Our 2023 Predictions
We started this last year and thought it would be fun to do again!
Before we jump into the 2023 predictions, let’s see how I did last year. The 3 trends we predicted for 2022 were:
LTD rates going crazy.
This did happen, and if you talk to any benefits advisors this has been a struggle to deal with on renewals. Not only are loss ratios increasing on a case-by-case basis, but insurers are taking big losses. Keep in mind, the argument with higher interest rates, is that this should alleviate some of the cost pressures, but I think the losses are vastly outpacing investment of premiums in interest bearing products.
Personalization of Benefits.
This predication sucked on my part. Of course people want this. I think the context behind this was a genuine desire to support employees from a holistic perspective, health, wellness, education, not just insuring catastrophic risk as was the goal in the past. Much of what we see day to day at myHSA is exactly this.
Work from home.
I said I did not think this would stick; I was wrong. I think as I wrote this I was personally struggling with how to manage this from our company perspective so I was sharing a bias in the blog. I do not know a single person that is 100% solely back in the office. Hybrid is the “new normal” … but I still think Zoom meetings suck!
Now, what do I think will be in store for 2023?
Traditional Insurance. I do not see anything changing the industry in a drastic way. Maybe a hybrid disability product? But I do not think the industry really wants this yet. I do think the cost pressure in LTD could change this in the future, but not yet. Besides an Amazon or Google offering a marketplace, it seems like business as usual in the insurance space. Even if a large tech platform offers insurance, I do not think it uproots the benefits advisor as these are very complex plans and never a one size fits all solution. As employers look for more holistic approaches to total rewards, the insurance is one component to many other products and services offerings in a benefit plan. I think there are broader HR trends that will impact the benefits/total rewards space for 2023.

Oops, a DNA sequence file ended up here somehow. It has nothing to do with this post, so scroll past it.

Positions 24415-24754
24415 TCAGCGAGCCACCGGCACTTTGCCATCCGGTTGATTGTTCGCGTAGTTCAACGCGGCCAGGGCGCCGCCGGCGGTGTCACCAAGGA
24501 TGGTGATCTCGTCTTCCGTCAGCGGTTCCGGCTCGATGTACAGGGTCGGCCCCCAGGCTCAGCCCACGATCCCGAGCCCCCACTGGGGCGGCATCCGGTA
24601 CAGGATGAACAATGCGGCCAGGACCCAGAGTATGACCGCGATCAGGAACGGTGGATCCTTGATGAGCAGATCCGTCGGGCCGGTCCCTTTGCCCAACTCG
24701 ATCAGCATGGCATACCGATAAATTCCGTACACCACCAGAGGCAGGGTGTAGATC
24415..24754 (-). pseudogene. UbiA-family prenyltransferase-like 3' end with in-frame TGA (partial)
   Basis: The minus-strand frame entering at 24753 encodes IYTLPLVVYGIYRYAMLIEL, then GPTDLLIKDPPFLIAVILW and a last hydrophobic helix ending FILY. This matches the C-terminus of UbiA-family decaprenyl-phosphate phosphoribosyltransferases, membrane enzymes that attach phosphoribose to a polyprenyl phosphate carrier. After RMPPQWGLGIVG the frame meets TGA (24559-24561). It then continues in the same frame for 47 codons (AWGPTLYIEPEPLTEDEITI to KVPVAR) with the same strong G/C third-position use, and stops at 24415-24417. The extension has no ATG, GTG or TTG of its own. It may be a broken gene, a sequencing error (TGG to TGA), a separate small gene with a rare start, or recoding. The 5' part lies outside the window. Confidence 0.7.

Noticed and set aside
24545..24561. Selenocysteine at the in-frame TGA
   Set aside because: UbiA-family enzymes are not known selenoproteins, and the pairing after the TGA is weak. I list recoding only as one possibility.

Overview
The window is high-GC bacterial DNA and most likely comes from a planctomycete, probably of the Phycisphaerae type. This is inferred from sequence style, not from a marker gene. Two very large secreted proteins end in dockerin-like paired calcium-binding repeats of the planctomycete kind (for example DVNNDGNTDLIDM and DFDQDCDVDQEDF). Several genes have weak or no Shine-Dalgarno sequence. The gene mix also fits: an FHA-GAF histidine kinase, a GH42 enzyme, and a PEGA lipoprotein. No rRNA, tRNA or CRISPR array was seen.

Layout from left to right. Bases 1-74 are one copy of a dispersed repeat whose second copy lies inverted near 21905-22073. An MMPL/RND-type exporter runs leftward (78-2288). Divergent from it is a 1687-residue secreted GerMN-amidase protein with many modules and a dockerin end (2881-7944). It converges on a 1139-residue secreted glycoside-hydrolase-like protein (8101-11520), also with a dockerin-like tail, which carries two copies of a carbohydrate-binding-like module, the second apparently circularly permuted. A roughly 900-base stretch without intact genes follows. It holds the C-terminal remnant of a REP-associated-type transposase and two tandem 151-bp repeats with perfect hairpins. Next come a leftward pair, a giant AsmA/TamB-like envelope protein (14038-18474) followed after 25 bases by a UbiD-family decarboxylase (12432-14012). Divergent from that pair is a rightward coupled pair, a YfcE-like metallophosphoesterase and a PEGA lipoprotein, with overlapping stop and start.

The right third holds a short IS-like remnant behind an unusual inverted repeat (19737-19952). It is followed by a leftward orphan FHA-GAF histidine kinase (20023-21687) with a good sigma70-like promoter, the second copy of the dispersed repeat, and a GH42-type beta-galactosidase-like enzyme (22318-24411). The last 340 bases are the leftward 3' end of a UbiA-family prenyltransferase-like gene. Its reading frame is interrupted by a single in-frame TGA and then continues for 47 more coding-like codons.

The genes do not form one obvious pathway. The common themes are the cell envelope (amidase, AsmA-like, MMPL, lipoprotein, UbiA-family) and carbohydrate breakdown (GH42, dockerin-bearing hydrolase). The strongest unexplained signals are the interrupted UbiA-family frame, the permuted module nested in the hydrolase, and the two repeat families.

Wellness Space. I think this has been an overlooked part of our industry, but adoption is slow because there are a lot of old narratives and myths that still need to be debunked. So many advisors say there is no ROI on wellness because there is not a straight line between investment and measurable outcomes from different wellness initiatives. I know there have not been many formal studies done, but I come at it from the view that everyone knows preventative strategies are worthwhile rather than only offering reactive employee benefits. Many benefits are reactive in the employee space, where it is a shift to further offer preventative solutions that employees value. Think of how many large insurers did not offer a LSA or WSA 5 years ago; now, many offer some sort of wellness offering at a basic level. The exciting thing to me is that I think this is a whitespace for a wide range of things beyond just gym membership reimbursements as well. I am talking about incorporating concepts like helping real business problems like DEI in this space. Curating wellness plans specifically to target talent for certain groups, and support those that have needs outside traditional or mainstream offerings. Things like: